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Sinks Remove Carbon Dioxide From The Air

January 12, 2011

By WeatherBug Meteorologist, Fred Allen

The carbon cycle is a delicate balance of sinks and sources between the atmosphere and ocean. Young forests, agricultural land and colder oceans remove carbon dioxide from the atmosphere, acting as a carbon sink, and storing it away. Since the turn of the industrial revolution in the 1800s, the biggest greenhouse gas, carbon dioxide, has increased nearly 30 percent, affecting the carbon cycles balance.

Forests play a key role in the carbon cycle, as it acts as a natural carbon sink. A young forest composed of growing trees, absorbs carbon dioxide and acts as a sink reservoir. Meanwhile, mature forests made up of a mix of various aged trees as well as dead and decaying matter which emit carbon dioxide, may be carbon neutral. Forests hold a vast amount of carbon that otherwise would be released as carbon dioxide into the atmosphere.

Soils act as a direct carbon sink reservoir, more so than vegetation and the atmosphere combined.

Methods that significantly enhance carbon sequestration include no-till farming, residue mulching, cover cropping, and crop rotation, all of which are more widely used in organic farming than in conventional farming. Because only 5 percent of U.S. farmland currently uses no-till and residue mulching, there is a large potential for carbon sequestration. Furthermore, a conversion to pastureland, particularly with good management of grazing, can sequester even more carbon in the soil.

Aside from the forests and soils impact on creating carbon dioxide, oceans, lakes and rivers act as one of the largest carbon absorbers or sinks on Earth. The role as a sink for carbon dioxide is driven by two processes, the solubility pump and the biological pump. Solubility, which is the ability of a liquid to accept a gas, is what makes water a vital carbon sink. With nearly 70 percent of the Earth's surface covered by water, its solubility greatly impacts the carbon cycle.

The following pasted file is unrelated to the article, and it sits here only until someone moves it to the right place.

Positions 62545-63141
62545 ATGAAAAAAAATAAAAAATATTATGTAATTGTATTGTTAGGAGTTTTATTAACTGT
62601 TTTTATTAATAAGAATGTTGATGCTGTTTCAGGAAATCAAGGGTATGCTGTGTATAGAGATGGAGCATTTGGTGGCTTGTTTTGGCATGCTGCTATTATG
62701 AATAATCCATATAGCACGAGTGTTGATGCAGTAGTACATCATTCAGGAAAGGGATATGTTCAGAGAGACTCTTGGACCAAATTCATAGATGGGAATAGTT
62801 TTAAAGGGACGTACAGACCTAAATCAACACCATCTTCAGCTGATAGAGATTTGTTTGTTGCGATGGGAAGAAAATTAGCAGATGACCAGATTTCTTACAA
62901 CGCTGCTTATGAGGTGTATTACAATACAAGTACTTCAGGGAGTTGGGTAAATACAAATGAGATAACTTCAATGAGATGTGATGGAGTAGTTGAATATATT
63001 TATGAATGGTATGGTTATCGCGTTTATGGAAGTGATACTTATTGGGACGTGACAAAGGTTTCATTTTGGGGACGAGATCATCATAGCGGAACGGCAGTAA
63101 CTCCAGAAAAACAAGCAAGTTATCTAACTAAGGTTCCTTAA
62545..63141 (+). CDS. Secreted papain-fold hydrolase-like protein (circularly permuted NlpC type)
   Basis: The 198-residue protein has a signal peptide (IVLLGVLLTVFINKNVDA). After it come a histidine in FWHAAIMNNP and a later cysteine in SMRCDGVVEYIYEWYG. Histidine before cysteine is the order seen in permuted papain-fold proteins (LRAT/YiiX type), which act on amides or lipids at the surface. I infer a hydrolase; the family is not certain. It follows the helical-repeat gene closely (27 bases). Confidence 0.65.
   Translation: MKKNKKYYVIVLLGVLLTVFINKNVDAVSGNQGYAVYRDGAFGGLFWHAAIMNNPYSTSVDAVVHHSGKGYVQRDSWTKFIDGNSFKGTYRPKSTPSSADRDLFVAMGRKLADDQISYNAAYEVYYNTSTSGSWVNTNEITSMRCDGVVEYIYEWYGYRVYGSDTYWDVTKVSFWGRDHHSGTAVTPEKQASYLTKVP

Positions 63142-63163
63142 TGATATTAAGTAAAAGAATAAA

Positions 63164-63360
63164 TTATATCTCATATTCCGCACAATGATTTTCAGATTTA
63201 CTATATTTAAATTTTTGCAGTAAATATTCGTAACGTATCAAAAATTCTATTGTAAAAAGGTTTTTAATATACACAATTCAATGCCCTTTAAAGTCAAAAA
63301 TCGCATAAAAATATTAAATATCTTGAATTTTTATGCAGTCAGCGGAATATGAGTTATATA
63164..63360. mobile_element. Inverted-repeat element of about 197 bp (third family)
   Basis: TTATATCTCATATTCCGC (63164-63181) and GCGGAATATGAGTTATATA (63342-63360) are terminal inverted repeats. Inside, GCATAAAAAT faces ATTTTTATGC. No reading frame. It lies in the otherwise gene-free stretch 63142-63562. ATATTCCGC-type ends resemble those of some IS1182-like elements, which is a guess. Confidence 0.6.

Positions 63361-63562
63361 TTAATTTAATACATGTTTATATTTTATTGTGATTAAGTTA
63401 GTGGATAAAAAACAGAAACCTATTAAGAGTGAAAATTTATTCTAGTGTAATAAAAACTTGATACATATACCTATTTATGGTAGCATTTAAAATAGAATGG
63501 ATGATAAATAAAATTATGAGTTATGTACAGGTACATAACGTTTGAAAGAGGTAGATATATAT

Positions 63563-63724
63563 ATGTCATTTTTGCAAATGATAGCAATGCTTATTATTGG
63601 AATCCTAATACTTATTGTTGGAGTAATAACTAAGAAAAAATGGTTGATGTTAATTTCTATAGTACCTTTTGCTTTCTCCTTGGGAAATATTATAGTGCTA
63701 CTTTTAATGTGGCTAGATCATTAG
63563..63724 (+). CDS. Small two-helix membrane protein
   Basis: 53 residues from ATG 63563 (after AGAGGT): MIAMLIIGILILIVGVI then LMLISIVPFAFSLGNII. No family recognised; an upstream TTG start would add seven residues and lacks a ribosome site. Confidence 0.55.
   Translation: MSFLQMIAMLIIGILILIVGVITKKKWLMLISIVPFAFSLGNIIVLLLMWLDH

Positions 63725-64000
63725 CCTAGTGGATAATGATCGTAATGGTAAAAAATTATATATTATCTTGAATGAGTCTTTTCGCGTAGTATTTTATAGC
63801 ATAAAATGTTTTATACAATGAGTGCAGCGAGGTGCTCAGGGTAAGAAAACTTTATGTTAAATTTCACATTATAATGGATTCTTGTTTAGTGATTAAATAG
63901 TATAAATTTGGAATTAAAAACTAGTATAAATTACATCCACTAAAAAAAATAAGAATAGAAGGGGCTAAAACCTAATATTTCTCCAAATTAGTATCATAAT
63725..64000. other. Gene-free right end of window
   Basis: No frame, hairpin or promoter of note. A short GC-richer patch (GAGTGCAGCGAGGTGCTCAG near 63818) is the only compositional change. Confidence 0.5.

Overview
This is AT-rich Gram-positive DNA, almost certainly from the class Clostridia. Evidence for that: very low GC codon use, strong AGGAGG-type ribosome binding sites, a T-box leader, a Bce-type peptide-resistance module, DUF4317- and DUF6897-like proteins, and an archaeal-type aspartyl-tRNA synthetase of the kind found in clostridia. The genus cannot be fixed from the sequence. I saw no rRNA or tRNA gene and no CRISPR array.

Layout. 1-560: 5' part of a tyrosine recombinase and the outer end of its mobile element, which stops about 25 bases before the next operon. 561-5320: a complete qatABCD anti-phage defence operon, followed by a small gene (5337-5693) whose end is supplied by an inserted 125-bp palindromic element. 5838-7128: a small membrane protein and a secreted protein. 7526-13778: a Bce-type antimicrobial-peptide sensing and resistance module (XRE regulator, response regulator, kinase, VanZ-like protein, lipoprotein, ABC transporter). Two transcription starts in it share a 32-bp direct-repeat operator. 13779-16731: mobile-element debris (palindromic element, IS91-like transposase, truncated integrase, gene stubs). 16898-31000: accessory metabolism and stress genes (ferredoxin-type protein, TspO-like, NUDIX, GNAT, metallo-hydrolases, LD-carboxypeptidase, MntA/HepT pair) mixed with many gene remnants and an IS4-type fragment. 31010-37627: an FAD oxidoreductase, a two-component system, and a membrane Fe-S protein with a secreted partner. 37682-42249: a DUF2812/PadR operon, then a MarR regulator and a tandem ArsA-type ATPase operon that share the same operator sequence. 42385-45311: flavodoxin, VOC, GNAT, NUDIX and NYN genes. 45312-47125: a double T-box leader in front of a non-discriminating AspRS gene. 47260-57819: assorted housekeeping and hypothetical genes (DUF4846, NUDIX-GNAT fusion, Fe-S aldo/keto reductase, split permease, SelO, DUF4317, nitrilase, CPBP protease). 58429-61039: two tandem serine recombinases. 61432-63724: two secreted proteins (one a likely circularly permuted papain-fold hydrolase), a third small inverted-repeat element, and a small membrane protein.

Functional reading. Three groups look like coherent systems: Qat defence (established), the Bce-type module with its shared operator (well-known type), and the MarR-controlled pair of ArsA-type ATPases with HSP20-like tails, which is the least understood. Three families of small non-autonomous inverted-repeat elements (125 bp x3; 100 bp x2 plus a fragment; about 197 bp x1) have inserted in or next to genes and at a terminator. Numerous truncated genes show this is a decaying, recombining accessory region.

The interaction of carbon dioxide between the ocean and atmosphere is directly related to salinity and temperature. The salinity influences the types of plants and organisms that grow in water, as well as define the world's ocean circulations. The changes with temperature and salinity cause sinking and rising of water masses, which contribute to global changes as more saline waters are less likely to dissolve carbon dioxide.

Colder waters at higher latitudes absorb carbon dioxide. This water sinks, storing the greenhouse gas for hundreds of years. The water circulates from the poles to the tropics, where it becomes warmer and releases the stored carbon dioxide into the atmosphere.

Other ocean currents begin in the tropics and flow toward the poles. Take the Gulf Stream for instance. It is a warm ocean current that parallels the East Coast and heads toward higher latitudes. The warm water in this current originates near the Bahamas, where it is heated and releases carbon dioxide into the atmosphere. The same water flows north, where it cools down and absorbs carbon dioxide. In addition, plants that grow in the ocean also absorb additional carbon dioxide.

The greatest source of atmospheric carbon is manmade. Humans impact the carbon cycle through combustion of fossil fuels, which may include oil, coal, or natural gas. Fossil fuels were formed very long ago from plant or animal remains that were buried, compressed, and transformed into oil, coal, or natural gas. The carbon is said to be "fixed" in place and essentially locked out of the natural carbon cycle. Humans, by burning fossil fuels, have unlocked this carbon, adding it to the nature's carbon cycle and affecting its balance.

Unfortunately, this manmade extra carbon dioxide that is released into the atmosphere is the subject of considerable debate and its possible effect in enhancing the greenhouse effect. In contrast, forests, soils and oceans if managed properly, will be effective carbon sinks for many years to come. The balance of the carbon cycle through the land, ocean and atmosphere is delicate and the proper management of both its sources and sinks will be important going forward.

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